In June I went to Tempe, Arizona to get electroconvulsive therapy for my nightmares which have been regularly going on since 1988.
There were to be three treatments a week for four weeks.
I stopped after the fifth treatment which produced perhaps the most terrifying experience I have ever had in my life.
The nightmares are now not as violent but my stress or high anxiety nightmares continue and my insomnia in general is far, far worse. This is far from what I hoped for. I just woke up from a terrifying dream that left me in tears. This is far from what I hoped for.
The ECT Unit at Aurora is not providing my local psychiatrist my records. She has been requesting them for two months and has met with endless and nonsensical reasons as to why they cannot be produced.
We are now going around the ECT Unit to request records from the hospital at large. After that, a complaint and a records request through the State of Arizona.
Putting Things in Perspective
A BBC reporter said yesterday that terrified Afghans seeking to flee are confronted by documentation needs, visa requirements, and Embassy rules that they simply do not understand. Any reporter is beset with crowds showing them papers that will never let them escape the Taliban.
One frightened woman showed the reporter what she thought might take her to safety. All it was was a Certificate of Appreciation for learning English. This is heartbreaking.
I’m sure our leadership remembers Viet Nam but they want to forget it. The Viet Cong might punish an entire village by killing everything in it. Right down to the fish in a goldfish bowl.
They want to forget about the power vacuum we created when we left Viet Nam, allowing Pol Pot and the Khmer Rouge to flourish in Cambodia. Unintended consequences. Anywhere from 15% to 25% of Cambodia’s population was slaughtered in the name of killing their old enemies.
The rock band tool had certain gripes. Like in the song Ænema:
Fuck retro anything
Fuck your tattoos
Fuck all you junkies and
Fuck your short memories
An Unknown Poet
“All my life I have searched for something I cannot name.”
I have always liked that line but I never really thought about it. That’s not good for an editor.
It sounds deep and mystical and melancholy but what does it mean?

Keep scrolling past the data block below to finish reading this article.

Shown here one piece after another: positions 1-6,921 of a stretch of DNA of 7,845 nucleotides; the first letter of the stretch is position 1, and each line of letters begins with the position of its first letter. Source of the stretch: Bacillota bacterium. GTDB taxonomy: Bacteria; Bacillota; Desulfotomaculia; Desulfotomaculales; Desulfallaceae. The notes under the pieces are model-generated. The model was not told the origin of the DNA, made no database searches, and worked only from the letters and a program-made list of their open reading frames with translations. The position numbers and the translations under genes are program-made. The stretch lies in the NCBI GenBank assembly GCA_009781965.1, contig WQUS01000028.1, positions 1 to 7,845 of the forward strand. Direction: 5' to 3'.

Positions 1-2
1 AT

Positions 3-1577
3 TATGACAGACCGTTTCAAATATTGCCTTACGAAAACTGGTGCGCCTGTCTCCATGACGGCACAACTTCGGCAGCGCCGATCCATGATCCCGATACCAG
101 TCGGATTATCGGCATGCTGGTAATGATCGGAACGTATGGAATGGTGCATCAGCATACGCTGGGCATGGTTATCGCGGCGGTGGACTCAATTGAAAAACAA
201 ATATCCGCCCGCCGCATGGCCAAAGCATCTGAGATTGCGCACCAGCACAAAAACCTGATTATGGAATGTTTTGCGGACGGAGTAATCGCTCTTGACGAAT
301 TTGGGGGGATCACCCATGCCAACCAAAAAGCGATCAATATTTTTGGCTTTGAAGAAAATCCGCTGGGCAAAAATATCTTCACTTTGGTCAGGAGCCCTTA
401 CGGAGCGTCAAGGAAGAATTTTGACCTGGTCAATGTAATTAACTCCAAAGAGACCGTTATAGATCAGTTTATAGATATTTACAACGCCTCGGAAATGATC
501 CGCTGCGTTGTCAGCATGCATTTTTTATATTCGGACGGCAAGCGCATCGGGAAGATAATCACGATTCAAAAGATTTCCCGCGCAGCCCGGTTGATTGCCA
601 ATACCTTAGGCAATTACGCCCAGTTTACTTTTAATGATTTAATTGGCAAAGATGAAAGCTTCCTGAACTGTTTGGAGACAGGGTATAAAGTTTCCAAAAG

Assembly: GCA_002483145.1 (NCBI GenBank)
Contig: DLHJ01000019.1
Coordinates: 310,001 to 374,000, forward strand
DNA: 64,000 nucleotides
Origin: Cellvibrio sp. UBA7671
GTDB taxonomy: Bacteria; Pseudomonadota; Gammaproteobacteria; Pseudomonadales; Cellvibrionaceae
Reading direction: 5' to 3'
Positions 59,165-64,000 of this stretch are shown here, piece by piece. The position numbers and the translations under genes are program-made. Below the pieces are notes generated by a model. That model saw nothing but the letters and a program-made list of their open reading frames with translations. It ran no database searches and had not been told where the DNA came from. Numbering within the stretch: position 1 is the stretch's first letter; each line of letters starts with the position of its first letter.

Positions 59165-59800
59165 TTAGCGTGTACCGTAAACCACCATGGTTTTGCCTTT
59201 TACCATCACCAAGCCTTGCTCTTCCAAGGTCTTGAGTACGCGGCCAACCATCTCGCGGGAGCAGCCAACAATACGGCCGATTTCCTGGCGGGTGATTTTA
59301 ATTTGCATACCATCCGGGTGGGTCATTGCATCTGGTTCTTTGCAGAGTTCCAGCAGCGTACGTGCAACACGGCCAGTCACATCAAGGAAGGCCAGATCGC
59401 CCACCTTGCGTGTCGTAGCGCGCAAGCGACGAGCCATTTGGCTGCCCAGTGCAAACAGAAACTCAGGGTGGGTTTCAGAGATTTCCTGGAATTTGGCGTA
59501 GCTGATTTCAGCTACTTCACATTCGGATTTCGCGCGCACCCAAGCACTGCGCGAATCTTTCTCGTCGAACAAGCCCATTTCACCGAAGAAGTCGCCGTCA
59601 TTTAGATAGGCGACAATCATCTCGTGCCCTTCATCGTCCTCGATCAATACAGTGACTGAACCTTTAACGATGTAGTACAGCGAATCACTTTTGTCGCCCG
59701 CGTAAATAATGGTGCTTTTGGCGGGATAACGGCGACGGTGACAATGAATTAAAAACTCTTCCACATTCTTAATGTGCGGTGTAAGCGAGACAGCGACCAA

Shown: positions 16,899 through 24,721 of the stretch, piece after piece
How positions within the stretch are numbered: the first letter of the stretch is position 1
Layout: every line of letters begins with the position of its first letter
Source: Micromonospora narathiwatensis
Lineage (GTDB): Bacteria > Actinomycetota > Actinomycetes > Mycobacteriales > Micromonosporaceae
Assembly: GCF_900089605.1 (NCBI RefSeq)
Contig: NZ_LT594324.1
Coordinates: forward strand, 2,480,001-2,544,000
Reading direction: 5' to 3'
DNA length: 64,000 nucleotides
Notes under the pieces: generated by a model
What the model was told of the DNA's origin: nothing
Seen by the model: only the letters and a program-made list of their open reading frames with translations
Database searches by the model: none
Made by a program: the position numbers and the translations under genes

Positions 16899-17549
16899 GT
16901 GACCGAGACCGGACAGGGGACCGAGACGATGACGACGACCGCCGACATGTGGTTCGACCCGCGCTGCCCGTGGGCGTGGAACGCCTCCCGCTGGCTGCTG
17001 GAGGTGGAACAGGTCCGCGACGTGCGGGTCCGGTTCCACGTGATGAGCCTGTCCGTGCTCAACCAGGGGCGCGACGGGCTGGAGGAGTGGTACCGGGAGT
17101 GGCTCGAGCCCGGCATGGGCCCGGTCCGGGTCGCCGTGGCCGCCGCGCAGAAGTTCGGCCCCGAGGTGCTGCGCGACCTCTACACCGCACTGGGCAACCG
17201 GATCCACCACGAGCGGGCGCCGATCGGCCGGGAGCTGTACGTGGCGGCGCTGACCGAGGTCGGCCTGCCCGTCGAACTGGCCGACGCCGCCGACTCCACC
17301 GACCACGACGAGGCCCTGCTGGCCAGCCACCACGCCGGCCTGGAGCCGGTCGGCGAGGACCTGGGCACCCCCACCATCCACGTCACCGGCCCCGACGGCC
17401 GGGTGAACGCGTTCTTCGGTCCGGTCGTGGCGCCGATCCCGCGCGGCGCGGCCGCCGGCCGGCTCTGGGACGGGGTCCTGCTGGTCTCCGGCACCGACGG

I think we search for the concrete rather than the abstract. Perhaps we search for something that we actually found but lost.
In my early twenties I didn’t know what I wanted to do with my life. I took a number of aptitude tests and tried to enlist in the military.
The aptitude tests pointed toward forestry with the caveat that there were enough forestry majors coming out of West Coast colleges alone to serve the industry until 2015. This was back in 1980! As to the military, my eyesight was so bad that no branch would take me in. There was a military wide vision standard at the time and so I was 4F with all of them. And the Coast Guard. And any Reserves.
But in wanting direction I knew at the same time that what I really needed was a job. Any job. You simply can’t sit in the park and feed the pigeons and endlessly debate in your mind what you want to do. Something concrete and not abstract. I later forgot all about seeking Life’s True Purpose or Calling. I’m still not seeking that.
What else do we search for? True love? Does anyone past their teens think about that in the abstract? Finding Mr. or Mrs. Right? Really?
I think of how one woman was nice in one way and another woman was nice in another way and I can’t imagine all of those qualities in one person.
Or do most of us look back at the few moments or days when we had true love and wish those times would come again? Are we as in Proust, in search of lost time?
Here, poor Albert is terribly conflicted. Proust was sickly and spent too much time thinking about thinking.
“‘Mademoiselle Albertine has gone!’ How much farther does anguish penetrate in psychology than psychology itself! A moment ago, as I lay analysing my feelings, I had supposed that this separation without a final meeting was precisely what I wished, and, as I compared the mediocrity of the pleasures that Albertine afforded me with the richness of the desires which she prevented me from realising, had felt that I was being subtle, had concluded that I did not wish to see her again, that I no longer loved her. But now these words: ‘Mademoiselle Albertine has gone!’ had expressed themselves in my heart in the form of an anguish so keen that I would not be able to endure it for any length of time. And so what I had supposed to mean nothing to me was the only thing in my whole life. How ignorant we are of ourselves.”
— translator unknown — by Albert Proust: Book Six of Six in the series Remembrances of Things Past. Alternatively, In Quest of Lost Time.
Or, as Fitzgerald so famously ended his great book, “So we beat on, boats against the current, borne back ceaselessly into the past.”
Or, as to the mystery of Rosebud in Citizen Kane,
“Charles Foster Kane was a man who got everything he wanted, and then lost it. Maybe Rosebud was something he couldn’t get or lost. No, I don’t think it explains anything. I don’t think any word explains a man’s life. No – I guess Rosebud is just a piece in a jigsaw puzzle – a missing piece.”